- Collaboration – the GM may suggest that the party needs to cover bases X, Y, and Z in order to be successful in the coming campaign, and leave the players to work out the specifics of who can do what, how each contributes, and how their stories interact. This method is very useful because it leads to natural cohesion between party members and each player feels like they have some ownership of the process.
- One-on-One Creation – sometimes a story or chronicle can benefit from a bit more drama, unexpected surprises, or hidden aspects to characters that aren’t known by the rest. In this format the GM works with each player specifically on the character they’d like to play, offering suggestions that revolve heavily around the central theme or conceit of the campaign. This method works for characters who may not know each other, or there are good reasons to keep specific abilities or drawbacks from the party.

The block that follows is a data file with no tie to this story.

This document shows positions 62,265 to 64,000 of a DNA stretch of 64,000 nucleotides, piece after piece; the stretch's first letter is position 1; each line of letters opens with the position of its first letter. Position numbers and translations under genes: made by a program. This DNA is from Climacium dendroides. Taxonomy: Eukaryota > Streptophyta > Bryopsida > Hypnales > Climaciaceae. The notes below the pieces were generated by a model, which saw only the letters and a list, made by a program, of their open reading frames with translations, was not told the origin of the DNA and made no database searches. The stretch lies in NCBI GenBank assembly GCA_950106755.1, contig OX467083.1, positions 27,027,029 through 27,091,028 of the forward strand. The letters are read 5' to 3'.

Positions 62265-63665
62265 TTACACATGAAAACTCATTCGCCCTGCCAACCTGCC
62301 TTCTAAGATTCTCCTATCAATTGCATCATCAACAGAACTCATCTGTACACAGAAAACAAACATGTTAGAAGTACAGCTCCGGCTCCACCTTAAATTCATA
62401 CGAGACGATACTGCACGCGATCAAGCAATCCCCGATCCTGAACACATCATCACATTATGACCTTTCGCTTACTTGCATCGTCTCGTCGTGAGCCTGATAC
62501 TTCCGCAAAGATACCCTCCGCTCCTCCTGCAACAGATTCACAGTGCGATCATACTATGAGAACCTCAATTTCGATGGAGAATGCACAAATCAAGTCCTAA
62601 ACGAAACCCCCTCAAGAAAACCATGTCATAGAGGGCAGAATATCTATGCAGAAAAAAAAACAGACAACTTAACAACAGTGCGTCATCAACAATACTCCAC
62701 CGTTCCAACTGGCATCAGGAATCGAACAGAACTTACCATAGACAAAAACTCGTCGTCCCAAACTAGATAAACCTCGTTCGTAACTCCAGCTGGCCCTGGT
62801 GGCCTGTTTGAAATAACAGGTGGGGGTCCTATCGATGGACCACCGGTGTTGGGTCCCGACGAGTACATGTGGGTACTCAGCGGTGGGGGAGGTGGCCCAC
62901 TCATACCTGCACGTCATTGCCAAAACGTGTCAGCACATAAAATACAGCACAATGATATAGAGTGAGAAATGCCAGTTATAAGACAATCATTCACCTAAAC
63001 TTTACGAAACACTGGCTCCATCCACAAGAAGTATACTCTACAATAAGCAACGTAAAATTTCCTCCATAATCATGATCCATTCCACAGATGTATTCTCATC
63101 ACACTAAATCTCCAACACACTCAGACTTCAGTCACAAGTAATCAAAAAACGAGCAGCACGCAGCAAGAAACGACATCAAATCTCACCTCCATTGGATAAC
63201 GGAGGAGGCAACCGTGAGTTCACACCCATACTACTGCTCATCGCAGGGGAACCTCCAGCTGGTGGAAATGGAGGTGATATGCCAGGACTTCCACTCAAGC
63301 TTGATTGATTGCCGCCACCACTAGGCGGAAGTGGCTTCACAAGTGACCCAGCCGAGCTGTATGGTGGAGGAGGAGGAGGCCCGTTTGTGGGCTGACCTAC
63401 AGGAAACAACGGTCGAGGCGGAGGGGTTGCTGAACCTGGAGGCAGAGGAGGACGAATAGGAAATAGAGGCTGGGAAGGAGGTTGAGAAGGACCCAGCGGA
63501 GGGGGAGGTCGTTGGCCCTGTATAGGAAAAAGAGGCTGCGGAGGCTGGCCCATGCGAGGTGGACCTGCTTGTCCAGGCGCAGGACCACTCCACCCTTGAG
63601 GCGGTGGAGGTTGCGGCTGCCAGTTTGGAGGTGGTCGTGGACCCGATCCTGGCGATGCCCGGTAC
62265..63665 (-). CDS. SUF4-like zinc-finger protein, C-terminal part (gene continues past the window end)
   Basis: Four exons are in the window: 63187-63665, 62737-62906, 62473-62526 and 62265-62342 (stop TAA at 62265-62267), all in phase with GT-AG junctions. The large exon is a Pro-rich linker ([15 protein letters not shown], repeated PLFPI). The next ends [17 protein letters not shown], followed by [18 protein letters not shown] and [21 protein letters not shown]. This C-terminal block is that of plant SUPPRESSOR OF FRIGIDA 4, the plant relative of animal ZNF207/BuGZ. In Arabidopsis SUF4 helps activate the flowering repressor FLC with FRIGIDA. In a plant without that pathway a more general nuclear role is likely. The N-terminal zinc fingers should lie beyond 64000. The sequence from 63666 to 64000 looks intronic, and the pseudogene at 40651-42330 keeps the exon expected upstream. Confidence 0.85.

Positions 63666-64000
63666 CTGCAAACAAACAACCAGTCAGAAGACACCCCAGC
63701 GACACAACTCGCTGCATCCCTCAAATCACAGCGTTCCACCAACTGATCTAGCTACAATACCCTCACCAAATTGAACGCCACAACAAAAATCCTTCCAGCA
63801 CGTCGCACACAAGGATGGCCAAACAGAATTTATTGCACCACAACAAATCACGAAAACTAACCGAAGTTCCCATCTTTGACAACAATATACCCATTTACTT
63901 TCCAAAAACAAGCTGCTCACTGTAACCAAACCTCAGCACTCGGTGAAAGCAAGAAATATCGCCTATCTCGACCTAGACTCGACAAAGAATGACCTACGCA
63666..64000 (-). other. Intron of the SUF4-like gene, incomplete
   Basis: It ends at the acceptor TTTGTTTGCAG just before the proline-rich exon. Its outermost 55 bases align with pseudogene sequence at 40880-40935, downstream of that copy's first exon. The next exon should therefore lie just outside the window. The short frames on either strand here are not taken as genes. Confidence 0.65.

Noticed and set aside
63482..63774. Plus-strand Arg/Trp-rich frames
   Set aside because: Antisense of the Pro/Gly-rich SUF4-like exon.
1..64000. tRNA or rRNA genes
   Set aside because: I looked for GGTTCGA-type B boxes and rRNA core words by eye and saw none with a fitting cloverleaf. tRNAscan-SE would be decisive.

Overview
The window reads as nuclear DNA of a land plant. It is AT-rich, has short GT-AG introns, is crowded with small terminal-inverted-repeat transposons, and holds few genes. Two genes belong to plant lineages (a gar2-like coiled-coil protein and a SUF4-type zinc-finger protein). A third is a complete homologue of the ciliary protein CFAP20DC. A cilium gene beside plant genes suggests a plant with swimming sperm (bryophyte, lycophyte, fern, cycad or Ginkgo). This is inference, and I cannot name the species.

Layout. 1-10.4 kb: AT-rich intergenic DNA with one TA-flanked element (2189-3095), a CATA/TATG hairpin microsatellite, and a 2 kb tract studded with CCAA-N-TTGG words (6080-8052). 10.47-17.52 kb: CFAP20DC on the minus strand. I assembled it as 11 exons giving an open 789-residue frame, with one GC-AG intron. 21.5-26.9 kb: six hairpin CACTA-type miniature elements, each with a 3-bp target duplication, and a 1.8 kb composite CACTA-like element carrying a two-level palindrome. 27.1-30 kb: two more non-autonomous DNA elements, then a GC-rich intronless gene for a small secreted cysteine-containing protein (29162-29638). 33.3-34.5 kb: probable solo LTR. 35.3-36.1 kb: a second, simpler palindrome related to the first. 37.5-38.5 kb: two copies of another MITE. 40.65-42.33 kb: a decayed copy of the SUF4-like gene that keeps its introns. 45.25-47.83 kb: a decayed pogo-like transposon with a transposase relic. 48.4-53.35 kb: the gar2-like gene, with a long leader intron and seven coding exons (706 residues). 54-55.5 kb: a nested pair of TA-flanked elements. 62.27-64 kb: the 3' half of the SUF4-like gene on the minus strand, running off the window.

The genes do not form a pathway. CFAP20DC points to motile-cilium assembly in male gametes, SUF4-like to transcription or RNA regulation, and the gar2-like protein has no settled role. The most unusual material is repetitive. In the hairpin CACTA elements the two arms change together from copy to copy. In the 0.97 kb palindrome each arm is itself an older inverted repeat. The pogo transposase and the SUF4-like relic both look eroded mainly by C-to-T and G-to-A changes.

In both instances, I find that the most important part of the process is the creation of real story. I could whip up a character that would fit mechanically into most settings and groups, but that would do little to endear me to either the players or the characters. For my games, much of the fun is in world-building, and encouraging the players to explore and develop not only their own stories but also to help shape the universe in which we play.
A Real-World Example